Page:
Cheryl is a native of New England who grew up in Massachusetts. Her initial interest in animal behavior was focused mainly on the study of primates. She worked in various animal laboratories at the University of Massachusetts, but it was the combination of caretaking and research with the schools’ primate colony and internships at New England Regional Primate Center and the American Museum of Natural History in New York that helped her get her first zoo job. The experience and training in research she received as an undergraduate allowed her to initiate behavioral studies in a zoo setting shortly after she began working at the Franklin Park Zoo. Recognition of her work with prosimians led to her quickly becoming a steering committee member of the AZA Prosimian Taxon Advisory Group. Reproduction in a prosimian species was also the subject of her master’s thesis in Biology. Cheryl next took a job as a zookeeper at the Woodland Park Zoo. Again she worked a wide variety of species but focused her efforts and research on one in particular, the Malayan sun bear. She became studbook keeper and then Species Survival Plan (SSP) Chair, serving on the Bear Taxon Advisory Group for over a decade. Once again, the species she took care of and represented nationally and internationally became the subject of her graduate work. Cheryl received her doctorate in Animal Behavior (Psychology) from the University of Washington for her studies on the reproductive behavior and biology of the sun bear. She continues to publish her research and stay involved in conservation work on behalf of this species. Cheryl is currently working as an advisor to a research program in Borneo that hopes to facilitate in situ captive breeding and reintroduction of sun bears to protected forests.

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A minor in Applied Mathematics and Statistics will familiarize students with techniques and applications of mathematical modeling in fields of interest to them.
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Carrie Diaz Eaton

Carrie Diaz Eaton

Associate Professor of Mathematics/ Center for Biodiversity

Unity College Associate Professor Carrie Diaz Eaton
Phone: 207-509-7194
Email: ceaton@unity.edu
Office: Quimby Library, Office LL4

Academic Background

PhD, Mathematical Ecology and Evolutionary Biology University of Tennessee
MS, Interdisciplinary Mathematics University of Maine
BS, Mathematics, Minor in Zoology University of Maine

Carrie Diaz Eaton's interest is in research and teaching in Mathematical Ecology.  Her undergraduate degree from University of Maine was in mathematics, with a minor in Zoology, and worked on models of neurons involved in the sensory whisker system of rats for her honors research.  During her Master's in Interdisciplinary Mathematics, she continued neuromodeling with applications to other mechanosensory systems in crickets. 

Carrie then went to the University of Tennessee to pursue a degree in Mathematical Ecology and Evolutionary Biology where she studied primarily differential equations, probability, modeling for mathematics, and ecology, evolution, population genetics, and speciation, for ecology.  Her research involves modeling how mutualistic interactions between species, such as plant-pollinator relationships, can affect the genetic profile of populations over time. 

Carrie also has a passion for teaching interdisciplinary mathematics and mathematics pedagogy (teaching best practices).  She developed a professional development program at the University of Tennessee in the Mathematics department to improve teaching practices in undergraduate classrooms, and she has taught and developed courses in Calculus for Life Sciences and Modeling Continuous Systems with Applications to Environmental and Life Science.  She stresses that to have a solid foundation in understanding your field, you need to understand the theory, theory that is developed with the language of mathematics.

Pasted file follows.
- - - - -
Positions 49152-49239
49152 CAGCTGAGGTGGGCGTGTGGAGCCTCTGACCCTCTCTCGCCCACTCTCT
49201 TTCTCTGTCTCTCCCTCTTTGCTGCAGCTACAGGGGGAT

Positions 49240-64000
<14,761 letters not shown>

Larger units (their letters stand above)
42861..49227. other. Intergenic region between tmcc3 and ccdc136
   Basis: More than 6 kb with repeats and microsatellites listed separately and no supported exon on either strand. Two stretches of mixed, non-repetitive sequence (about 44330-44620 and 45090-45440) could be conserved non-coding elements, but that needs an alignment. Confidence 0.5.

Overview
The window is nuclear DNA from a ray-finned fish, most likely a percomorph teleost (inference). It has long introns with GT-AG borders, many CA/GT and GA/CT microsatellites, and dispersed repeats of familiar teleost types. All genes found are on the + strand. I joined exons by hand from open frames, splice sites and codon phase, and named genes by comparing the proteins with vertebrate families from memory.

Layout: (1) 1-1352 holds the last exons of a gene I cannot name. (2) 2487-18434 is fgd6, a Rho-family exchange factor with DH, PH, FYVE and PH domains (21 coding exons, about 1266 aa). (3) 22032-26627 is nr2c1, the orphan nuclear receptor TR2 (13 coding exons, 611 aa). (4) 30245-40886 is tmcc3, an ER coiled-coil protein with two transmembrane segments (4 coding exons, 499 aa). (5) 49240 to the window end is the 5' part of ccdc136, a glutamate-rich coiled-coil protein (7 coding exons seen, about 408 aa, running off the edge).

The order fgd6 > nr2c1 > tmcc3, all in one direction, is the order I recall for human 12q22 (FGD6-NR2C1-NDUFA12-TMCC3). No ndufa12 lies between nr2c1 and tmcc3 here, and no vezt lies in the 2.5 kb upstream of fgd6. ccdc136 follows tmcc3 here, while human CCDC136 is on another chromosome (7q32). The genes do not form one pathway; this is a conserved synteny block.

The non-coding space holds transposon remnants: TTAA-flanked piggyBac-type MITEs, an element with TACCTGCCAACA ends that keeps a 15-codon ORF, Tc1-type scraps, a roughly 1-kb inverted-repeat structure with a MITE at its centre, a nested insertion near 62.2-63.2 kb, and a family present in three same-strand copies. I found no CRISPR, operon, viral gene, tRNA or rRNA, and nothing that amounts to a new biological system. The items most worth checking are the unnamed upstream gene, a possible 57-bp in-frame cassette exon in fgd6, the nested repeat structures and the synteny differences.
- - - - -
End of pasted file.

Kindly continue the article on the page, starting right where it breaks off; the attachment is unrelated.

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Sarah Cunningham

Sarah Cunningham

Associate Professor/Director of the Center for Experiential and Environmental Education/ Center for Experiential and Environmental Education

Sarah Cunningham - Associate Professor/Director of the Center for Experiential and Environmental Education
Phone: 207-509-7266
Email: scunningham@unity.edu
Office: Founders Hall South, Room 214

Academic Background

PhD, Integrative Biology, UC Berkeley
BS, Biology, Brown University

I have been fascinated by animal behavior for as long as I can remember.  As a child I read Jack London and watched Gorillas in the Mist, and my plan was to live in the wilderness with the animals.  However, as I got older I realized that I enjoy human company, too!  In graduate school I studied mammalian social behavior and species with unusual characteristics, such as spotted hyenas and woodrats.  However, I found myself enjoying teaching and animal husbandry as much as I enjoyed the intellectual challenge of research.  After graduate school, I began working at the San Francisco Zoo because it was a place where I could both teach people and work with animals. I worked in the Children’s Zoo and in the carnivore section, and I also helped plan enrichment and training across the zoo.  Unity’s unique Captive Wildlife Care and Education program has brought me back to academia, where I enjoy caring for students and sharing my enthusiasm with them.

When not working, I enjoy training my dog, playing board games, shoveling snow, listening to electronic music, and starting various artistic projects.  Occasionally, I even finish those projects.